In today's Finshots, we look at India's efforts at establishing itself as a significant player in semiconductor manufacturing and the challenges along its way.

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The Story

Recently, Zoho, a software-as-a-service company based in Chennai, announced plans to launch a commercial semiconductor manufacturing unit in Tamil Nadu. Almost immediately, every news media company picked up on this with many noting that this initiative lines very neatly with India’s ambition of becoming one of the top five semiconductor chip producers globally by 2029, reflecting a broader trend towards enhancing the country’s capabilities in this critical sector.

But it got us thinking.

What has been holding India back so far? And why is it so difficult to set up massive chip manufacturing facilities like Taiwan?

Well, before we get there, let’s look at how semiconductor chips are made.

First, you have to settle on a design. Not all chips are made equal. You need skilled engineers, extensive R&D and access to intellectual property to come up with designs that meet your specifications. For instance, Intel spent several years designing the Pentium Processor. During this time, they had to conceptualise and design the architecture of the chip, figure out the layout for all the logic gates, and memory cells and extensively test it to see if it performs as intended.

All of this is just design. You can’t mass produce these chips unless you have access to a Fabrication unit.

The Fabrication unit (or Fab as it’s commonly called) is where the magic happens. Plain silicon, not very different from common sand, is transformed through precise techniques of photolithography, etching, deposition, and doping, to create a modern-day miracle — a chip.

This is what drives the digital revolution. And while this may look fairly straightforward, it is anything but. There are only a few companies that have the know-how and the resources to design complicated chips. And even fewer that can manufacture them at scale.

So why can’t India be among the select few?

Well, they could. But we will have to overcome a few practical difficulties. For starters, chip manufacturing is expensive. Very very expensive. Setting up a fabrication unit can cost you anywhere between $10 billion — $20 billion. That isn’t exactly spare change. And even when you do have the resources, you’ll need a lot of time before you can manufacture state-of-the-art microchips.

For instance, consider TSMC (Taiwan Semiconductor Manufacturing Company Limited) — a company that produces an estimated 90% of the world’s super-advanced semiconductor chips. They will soon be producing 3 nm chips. Now that may not mean much to you. But these are some of the tiniest, most advanced chips humans have ever designed. It took them over 3 decades to go from 3 micrometres to 3 nanometres. And this is a journey every fabrication unit will have to make.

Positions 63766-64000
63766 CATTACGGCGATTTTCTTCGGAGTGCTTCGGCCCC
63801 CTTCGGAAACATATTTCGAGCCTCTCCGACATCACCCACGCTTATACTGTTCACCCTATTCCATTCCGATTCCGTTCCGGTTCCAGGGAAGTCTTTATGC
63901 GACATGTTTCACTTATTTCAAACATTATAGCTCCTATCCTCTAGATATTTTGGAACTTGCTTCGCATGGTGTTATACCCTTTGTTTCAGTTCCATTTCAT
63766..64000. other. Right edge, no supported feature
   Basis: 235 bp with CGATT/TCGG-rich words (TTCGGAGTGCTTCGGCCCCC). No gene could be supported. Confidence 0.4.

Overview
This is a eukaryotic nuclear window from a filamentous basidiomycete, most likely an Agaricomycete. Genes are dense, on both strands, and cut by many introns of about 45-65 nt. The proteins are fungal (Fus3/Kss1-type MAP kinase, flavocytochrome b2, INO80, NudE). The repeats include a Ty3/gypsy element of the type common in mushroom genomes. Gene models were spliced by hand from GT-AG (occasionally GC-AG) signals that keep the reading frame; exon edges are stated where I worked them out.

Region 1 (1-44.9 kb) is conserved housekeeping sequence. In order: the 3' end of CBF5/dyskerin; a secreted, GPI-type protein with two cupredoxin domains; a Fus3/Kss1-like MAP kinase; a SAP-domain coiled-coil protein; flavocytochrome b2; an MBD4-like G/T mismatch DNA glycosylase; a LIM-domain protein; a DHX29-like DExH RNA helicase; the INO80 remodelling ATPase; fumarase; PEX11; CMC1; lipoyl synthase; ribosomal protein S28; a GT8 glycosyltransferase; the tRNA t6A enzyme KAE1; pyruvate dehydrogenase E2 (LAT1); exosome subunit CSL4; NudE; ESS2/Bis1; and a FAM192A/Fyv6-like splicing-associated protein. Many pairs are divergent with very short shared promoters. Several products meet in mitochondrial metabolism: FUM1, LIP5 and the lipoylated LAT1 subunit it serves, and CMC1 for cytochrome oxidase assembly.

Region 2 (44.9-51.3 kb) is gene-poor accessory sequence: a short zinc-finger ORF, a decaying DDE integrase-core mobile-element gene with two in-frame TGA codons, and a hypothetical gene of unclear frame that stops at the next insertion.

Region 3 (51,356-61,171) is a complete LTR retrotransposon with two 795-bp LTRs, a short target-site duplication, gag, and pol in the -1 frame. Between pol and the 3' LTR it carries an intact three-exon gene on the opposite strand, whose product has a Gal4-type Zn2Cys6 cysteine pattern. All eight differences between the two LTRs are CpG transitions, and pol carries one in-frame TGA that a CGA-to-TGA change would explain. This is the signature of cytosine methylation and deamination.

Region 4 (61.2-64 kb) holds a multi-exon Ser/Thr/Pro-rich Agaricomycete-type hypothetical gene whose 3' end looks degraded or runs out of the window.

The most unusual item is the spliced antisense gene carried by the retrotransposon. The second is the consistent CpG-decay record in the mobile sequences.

Source: Taiwan Semiconductor Manufacturing Company Limited

Granted you no longer have to start at 3 micrometres. But you will have to start somewhere, and that mark is anywhere between 28 and 180 nanometers. Don't get us wrong. These chips with larger design features are still popular by the way and used in display drivers, audio chips and automotives, but we can’t become a world beater on day 1. So start big and work your way downwards.

Also, we need help. Semiconductor manufacturing processes are highly intricate. You need machines manufactured by a select few companies. You need advanced quality control processes. You need clean rooms — highly controlled environments with extremely low levels of environmental pollutants. You need ultra-pure water, chemicals and gases. And you need highly skilled engineers. Government support can go a long way here as well. If the state can bear some of these costs or incentivise private players to set up a fab, we could realise this dream sooner than later.

So when will India get here, you ask?

Well, hopefully soon enough.

In March 2024, India took a significant stride towards its semiconductor manufacturing goal. It laid the foundation for three semiconductor plants: a chip fabrication plant in Dholera, Gujarat, and two ATMP (assembly, testing, marking, and packaging) facilities in Sanand, Gujarat, and Morigaon, Assam. The first chip from the Dholera facility will roll off the factory line by December 2026, marking a milestone in India’s manufacturing history.

India will likely spend upwards of $10 billion dollars on the fab alone. And it will be a joint venture between Tata Electronics and PSMC. PSMC or the Powerchip Semiconductor Manufacturing Corporation is a Taiwanese semiconductor company, primarily known for its expertise in manufacturing memory chips and they will likely provide the know-how when it comes to setting up and operating a fab that is expected to churn out 28 nm chips.

Sure, these aren’t the super advanced chips powering AI applications. But it’s a start. And who knows — Maybe with a few more investments from billionaire entrepreneurs in India we could soon start producing 22 nm chips or even 20 nm chips.

We will just have to wait and see.

Until then…

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